Ali Coleman
Ali Coleman
23 January 2017

How to | Become a supper club host

Lerato Supper Club
To us foodies’ delight, exciting supper clubs are popping up all over. What could be better than immersing yourself into a new food culture for the night and be cooked for by an expert?

But how do you become a supper club chef and what makes a successful night? We spoke to Lerato Umah-Shaylor, who runs her Wild Africa supper clubs in Brighton and London, to find out. You can book her supper clubs here.

Use your cooking background

Growing up in Nigeria, my mum had a restaurant and that made me grow up with a curiosity of flavours.

At university in London I found that I really enjoyed cooking. People would go out drinking and clubbing, but I was spending my money eating out in nice restaurants, never Nandos. I’d go back home and try to recreate the dishes.

I studied economics and I went back to Nigeria and set up a gourmet pizzeria, became a TV chef and food writer. My first supper club was in Lagos, Nigeria.

Have a mission

At my supper club, I'm thrilled to share my contemporary African recipes with people who share my passion for food. My menu is a celebration of African provenance.

Ask people what they think of when they think of African food and most people are not going to know what to say. So I’m trying to introduce people to African food, showing how Africa is a wealth of culture.

I’m Nigerian, my husband’s British, and my mother-in-law is German, so a lot of my menus represent my true reality which is that I’m a global citizen.

Have a niche

There are so many supper clubs now and the reason people go is they’re looking for a connection or a new experience.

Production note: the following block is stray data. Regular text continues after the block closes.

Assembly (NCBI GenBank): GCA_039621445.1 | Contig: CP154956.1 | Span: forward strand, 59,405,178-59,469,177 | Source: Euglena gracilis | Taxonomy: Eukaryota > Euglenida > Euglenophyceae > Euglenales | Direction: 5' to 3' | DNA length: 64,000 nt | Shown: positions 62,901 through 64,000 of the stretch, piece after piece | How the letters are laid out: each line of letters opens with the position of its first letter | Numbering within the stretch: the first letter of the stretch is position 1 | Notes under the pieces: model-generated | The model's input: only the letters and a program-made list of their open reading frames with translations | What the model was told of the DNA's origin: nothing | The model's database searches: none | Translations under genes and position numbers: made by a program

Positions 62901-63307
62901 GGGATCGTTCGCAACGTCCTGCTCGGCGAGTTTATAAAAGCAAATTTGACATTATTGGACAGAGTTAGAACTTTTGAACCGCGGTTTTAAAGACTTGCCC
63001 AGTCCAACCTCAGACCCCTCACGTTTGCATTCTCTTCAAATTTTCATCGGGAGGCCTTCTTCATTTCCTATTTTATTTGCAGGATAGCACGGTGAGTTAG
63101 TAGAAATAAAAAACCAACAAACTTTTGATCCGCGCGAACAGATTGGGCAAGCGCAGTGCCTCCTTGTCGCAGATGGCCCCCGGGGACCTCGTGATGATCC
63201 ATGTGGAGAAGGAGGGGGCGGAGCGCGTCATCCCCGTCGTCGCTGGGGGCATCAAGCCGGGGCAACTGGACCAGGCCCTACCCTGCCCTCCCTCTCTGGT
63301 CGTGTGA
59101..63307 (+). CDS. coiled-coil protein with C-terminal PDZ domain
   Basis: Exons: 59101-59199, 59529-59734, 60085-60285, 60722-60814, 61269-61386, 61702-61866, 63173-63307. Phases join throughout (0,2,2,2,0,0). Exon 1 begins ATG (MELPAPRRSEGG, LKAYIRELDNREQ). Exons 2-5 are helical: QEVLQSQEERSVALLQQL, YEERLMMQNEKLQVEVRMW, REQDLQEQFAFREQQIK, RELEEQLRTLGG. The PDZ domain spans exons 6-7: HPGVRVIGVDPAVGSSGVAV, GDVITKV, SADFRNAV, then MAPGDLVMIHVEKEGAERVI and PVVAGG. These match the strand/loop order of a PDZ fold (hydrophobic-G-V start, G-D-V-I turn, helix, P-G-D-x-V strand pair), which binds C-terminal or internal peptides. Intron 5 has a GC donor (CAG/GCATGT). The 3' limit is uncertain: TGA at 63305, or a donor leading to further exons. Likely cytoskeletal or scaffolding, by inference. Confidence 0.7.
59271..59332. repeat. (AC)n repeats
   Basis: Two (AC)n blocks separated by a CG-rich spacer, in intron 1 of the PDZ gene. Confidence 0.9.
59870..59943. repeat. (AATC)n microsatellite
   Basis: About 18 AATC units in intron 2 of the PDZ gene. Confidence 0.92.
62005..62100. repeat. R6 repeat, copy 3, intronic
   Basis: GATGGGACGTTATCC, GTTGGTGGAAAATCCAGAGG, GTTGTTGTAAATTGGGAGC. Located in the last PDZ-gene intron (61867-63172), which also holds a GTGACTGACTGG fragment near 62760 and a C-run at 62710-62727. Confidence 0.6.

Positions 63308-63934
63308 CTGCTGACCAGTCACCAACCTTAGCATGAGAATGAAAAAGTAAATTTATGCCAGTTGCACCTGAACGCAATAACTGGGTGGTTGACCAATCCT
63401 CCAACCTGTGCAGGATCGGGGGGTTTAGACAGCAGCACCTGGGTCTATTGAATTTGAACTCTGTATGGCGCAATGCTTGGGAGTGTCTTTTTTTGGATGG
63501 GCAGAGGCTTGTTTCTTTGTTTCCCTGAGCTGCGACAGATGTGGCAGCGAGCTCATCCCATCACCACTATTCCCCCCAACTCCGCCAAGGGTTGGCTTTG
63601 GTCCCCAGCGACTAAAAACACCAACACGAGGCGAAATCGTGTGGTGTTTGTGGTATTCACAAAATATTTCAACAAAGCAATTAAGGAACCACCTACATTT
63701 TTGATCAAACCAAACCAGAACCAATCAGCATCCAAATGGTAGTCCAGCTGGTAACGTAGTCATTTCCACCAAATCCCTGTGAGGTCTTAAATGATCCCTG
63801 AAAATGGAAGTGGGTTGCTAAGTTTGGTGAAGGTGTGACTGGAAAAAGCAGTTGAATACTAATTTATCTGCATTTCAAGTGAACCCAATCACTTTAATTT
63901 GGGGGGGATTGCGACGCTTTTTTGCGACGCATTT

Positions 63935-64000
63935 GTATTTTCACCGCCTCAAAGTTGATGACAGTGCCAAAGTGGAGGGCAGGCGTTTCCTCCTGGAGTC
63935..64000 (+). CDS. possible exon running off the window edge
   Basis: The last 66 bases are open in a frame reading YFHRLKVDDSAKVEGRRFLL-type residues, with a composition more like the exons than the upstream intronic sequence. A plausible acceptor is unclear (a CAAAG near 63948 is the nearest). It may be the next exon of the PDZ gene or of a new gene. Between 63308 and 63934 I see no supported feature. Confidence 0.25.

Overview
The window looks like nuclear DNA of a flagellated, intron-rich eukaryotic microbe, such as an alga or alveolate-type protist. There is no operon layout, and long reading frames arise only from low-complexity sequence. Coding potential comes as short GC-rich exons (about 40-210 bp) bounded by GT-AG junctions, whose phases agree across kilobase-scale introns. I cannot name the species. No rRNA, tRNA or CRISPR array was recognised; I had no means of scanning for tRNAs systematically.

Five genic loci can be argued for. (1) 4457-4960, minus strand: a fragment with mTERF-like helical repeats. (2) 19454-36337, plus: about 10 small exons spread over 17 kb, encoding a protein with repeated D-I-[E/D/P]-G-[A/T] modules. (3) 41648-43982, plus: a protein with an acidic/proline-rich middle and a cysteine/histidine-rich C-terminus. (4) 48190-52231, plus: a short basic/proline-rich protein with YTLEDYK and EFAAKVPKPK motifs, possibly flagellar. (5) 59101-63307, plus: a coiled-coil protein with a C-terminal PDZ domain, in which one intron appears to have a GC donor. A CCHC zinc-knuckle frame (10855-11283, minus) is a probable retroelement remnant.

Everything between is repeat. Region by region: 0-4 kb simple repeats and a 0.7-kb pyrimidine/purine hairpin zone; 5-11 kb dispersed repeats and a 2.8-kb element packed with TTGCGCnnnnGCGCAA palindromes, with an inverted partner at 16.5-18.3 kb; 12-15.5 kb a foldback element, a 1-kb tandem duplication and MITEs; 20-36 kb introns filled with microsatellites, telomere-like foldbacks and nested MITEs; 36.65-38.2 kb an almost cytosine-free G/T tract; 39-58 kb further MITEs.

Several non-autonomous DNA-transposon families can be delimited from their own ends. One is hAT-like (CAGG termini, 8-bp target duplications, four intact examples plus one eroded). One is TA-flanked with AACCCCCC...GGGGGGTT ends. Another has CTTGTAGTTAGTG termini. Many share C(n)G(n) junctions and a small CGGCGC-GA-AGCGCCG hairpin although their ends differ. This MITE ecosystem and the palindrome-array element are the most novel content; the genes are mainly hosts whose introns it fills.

Having a particular niche means you’re offering people something they don’t know much about.

My niche is deeply rooted in African tradition, but using ingredients we’re blessed with in Britain. I’m serving African food because I want to share the wonder of it, but with ingredients that everyone can find. I’m not glorifying the exoticism of it - I want people to leave thinking about the recipes and wanting to try them in their own home.

You need a great team

My first supper club I had 60 people come, but it was a disaster! I underestimated the number of people I would need to help and because I love the process of cooking I made myself do everything. What I’ve learned is you can’t do everything even if you know it best.

You need to be able to train people to do it and take advantage of different people’s skills. Having a good team when running a supper club is very important - you have to run it as a restaurant.

Prep is essential

I do a lot of prep work so that during the supper club I’m present a lot. I’m not necessarily cooking while people are there. I’ve done it all.

I don’t have the image of the sweaty chef with the apron on - I want to be part of the group. I want to talk to every single person and share food stories.

So the best way is making sure you’re well prepped in advance and delegate as much as possible.


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